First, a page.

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When Wolves Impact Your Deer Herd

With Wolves at the Doors, Stick to your Guns. A Well Thought Out Plan Will Pay Off Despite Setbacks.

Todd Amenrud | Originally published in GameKeepers: Farming for Wildlife Magazine. To subscribe, click here.

Todd Amenrud Ontario buck

You have no idea how literal the title of this article is to my brother-in-law Mike Berggren and I. We purchased our Ontario property five years ago and have had numerous obstacles to overcome along our path. We set forth a plan and stuck to the strategy despite pressures that would have folded many. One of the biggest and most recent problems was literally wolves. Our saga is proof positive that persistence and positive attitude eventually perseveres and that the principals laid forth by the Quality Deer Management Association work…period.

We saw exceptional potential in the 500-acre property located just north of the Minnesota border, but it was nothing to brag about when we first purchased it. Since then there has been a lot of time, money and planning that have gone into our “work in progress” and there have been a lot of ups and downs along the way. From problems like beavers, flooding, equipment failures, bears and wolves, offset by moments of serenity, elation and incredible success.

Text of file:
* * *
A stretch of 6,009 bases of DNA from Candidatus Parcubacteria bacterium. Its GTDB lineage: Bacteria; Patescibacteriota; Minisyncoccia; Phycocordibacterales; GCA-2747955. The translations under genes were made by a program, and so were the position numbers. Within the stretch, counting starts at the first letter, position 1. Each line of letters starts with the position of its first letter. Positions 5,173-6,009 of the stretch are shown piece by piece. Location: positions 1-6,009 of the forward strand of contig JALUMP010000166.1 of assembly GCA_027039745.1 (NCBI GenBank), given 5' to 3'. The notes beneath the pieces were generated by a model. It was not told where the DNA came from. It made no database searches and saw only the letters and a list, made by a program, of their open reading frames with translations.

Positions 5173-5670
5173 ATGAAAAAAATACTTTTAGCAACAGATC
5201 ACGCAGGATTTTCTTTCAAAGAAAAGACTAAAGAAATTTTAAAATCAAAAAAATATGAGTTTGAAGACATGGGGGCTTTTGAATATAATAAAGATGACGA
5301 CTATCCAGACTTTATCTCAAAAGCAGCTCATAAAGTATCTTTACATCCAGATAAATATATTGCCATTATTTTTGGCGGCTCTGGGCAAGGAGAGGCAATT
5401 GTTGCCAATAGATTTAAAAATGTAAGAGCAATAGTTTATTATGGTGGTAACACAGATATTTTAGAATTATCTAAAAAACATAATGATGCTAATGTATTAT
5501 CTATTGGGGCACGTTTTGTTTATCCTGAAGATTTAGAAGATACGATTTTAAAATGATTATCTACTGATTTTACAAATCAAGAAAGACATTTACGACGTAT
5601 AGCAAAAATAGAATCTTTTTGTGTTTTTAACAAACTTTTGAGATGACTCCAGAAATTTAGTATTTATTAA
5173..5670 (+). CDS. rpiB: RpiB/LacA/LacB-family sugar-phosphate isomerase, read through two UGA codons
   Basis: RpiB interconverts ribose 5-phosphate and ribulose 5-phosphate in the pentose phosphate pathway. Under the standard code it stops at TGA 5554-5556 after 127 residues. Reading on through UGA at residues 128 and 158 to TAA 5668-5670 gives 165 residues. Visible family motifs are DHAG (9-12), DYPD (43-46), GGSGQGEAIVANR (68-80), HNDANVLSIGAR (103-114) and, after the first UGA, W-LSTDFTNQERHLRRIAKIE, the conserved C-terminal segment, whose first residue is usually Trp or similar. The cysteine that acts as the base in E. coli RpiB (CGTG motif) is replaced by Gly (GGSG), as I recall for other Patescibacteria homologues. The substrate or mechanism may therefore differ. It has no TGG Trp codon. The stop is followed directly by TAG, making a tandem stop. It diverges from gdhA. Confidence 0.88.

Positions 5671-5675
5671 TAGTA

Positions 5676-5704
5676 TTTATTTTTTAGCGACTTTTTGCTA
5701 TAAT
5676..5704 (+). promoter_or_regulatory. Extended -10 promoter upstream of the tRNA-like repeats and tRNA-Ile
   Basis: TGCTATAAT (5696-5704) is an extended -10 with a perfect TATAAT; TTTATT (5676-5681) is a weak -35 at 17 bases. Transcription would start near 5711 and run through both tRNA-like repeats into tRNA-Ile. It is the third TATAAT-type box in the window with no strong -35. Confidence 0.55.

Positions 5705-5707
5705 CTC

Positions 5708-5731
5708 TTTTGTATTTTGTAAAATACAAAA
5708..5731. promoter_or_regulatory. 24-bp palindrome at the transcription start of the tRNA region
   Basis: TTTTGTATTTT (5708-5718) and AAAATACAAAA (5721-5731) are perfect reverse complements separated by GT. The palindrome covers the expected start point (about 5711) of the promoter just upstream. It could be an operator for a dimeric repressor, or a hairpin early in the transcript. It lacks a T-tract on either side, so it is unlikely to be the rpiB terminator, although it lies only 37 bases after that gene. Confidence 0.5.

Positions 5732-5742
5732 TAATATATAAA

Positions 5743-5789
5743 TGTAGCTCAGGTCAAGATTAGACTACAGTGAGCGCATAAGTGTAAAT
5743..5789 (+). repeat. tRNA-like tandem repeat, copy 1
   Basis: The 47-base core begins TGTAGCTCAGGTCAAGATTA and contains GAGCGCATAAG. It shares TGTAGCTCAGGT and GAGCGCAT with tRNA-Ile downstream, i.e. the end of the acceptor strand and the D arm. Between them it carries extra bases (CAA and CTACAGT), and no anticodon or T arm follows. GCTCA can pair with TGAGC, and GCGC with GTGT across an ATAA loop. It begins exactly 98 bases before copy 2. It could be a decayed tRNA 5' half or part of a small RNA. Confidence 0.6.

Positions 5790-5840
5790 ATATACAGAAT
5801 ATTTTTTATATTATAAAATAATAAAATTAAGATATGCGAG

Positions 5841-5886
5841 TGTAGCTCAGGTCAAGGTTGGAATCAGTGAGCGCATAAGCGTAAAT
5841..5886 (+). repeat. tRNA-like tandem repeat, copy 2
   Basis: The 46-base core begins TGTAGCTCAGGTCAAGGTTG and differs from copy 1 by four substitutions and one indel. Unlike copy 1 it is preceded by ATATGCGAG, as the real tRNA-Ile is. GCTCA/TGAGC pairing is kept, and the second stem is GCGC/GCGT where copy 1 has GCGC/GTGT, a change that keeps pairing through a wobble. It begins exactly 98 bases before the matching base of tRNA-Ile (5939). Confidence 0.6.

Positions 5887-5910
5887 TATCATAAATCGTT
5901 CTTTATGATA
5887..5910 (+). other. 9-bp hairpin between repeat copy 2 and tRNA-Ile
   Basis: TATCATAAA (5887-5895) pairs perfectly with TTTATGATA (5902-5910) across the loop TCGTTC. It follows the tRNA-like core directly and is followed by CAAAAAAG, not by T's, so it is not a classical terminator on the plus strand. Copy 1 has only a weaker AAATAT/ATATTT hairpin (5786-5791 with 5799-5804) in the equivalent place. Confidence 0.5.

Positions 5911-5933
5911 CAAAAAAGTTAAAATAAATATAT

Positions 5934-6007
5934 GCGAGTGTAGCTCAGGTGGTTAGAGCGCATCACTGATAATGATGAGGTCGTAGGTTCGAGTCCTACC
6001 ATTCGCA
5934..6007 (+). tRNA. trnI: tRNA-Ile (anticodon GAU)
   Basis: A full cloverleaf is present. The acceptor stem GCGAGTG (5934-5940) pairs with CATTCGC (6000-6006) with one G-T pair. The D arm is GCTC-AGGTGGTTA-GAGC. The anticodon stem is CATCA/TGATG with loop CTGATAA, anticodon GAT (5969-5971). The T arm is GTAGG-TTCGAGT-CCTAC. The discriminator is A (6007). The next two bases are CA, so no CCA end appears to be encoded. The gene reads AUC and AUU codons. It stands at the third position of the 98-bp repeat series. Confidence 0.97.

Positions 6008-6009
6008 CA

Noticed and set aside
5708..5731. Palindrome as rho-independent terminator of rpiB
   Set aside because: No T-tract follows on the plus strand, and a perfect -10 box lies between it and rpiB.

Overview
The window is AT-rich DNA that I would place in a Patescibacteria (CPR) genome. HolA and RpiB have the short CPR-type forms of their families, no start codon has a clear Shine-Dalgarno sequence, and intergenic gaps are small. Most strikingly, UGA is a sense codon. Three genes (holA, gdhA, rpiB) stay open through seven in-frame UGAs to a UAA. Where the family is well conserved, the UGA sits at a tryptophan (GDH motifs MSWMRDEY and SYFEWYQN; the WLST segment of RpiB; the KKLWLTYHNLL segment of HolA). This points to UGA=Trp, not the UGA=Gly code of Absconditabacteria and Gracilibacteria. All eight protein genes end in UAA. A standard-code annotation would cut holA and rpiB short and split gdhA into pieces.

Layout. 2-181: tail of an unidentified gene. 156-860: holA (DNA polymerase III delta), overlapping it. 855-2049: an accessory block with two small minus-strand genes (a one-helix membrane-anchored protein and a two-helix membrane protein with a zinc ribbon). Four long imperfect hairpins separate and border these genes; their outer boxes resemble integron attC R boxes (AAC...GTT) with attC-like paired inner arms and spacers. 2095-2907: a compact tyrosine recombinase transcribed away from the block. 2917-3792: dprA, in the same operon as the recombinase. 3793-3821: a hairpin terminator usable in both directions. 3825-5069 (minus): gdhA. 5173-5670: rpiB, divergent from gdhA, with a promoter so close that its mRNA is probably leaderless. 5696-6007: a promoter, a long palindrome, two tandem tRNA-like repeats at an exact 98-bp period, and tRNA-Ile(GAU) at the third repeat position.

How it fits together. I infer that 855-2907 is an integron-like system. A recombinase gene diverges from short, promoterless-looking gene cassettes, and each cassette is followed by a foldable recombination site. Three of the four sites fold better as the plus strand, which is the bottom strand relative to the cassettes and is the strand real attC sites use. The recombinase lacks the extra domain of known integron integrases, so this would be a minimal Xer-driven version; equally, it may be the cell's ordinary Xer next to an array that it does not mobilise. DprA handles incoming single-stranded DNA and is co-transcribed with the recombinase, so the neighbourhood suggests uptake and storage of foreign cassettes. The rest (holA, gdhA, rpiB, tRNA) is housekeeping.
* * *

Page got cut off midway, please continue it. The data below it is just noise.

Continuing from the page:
With the exception of possibly a cougar, no other
predator has a bigger impact on whitetail behavior
than wolves (humans excluded). It was believed
that the pack contained 10 to 15 members,
although the most the author ever captured in a
picture was three.

Each time things looked bad and we felt like just giving up, I told Mike that we had a good plan; we just needed to stick with it, diligence will pay. However, in the back of my mind, I sometimes doubted if I was correct.

During the hunting season of 2011, I wondered if we hadn’t met our match. In September and October, we were collecting trail camera photos of more deer than ever, there were more shooter bucks than ever and everything looked to be falling into place. Then, in the course of two days, everything changed! If we aren’t hunting, we often glass our largest twelve-acre food plot, and overnight without putting any hunting pressure on the property yet whatsoever, we went from glassing 20 to 25 deer in that plot per afternoon…to none! At first, we didn’t understand what had happened until we collected our trail camera data. Wolves!

When a conservative talks about wolves, we’re often ignored or told that with our slow, hick brains we couldn’t possibly understand the complexity of the wolf situation. To that, I say politely, “bull splat.” We documented everything very carefully because at first we didn’t understand the situation fully and we wanted to know what had just happened to our priceless hunting. So we kept records and our cameras were running non-stop. To those who don’t believe that wolves have a HUGE impact on the local animals, I say back to you, “On the contrary, it is YOU who doesn’t have a clue.”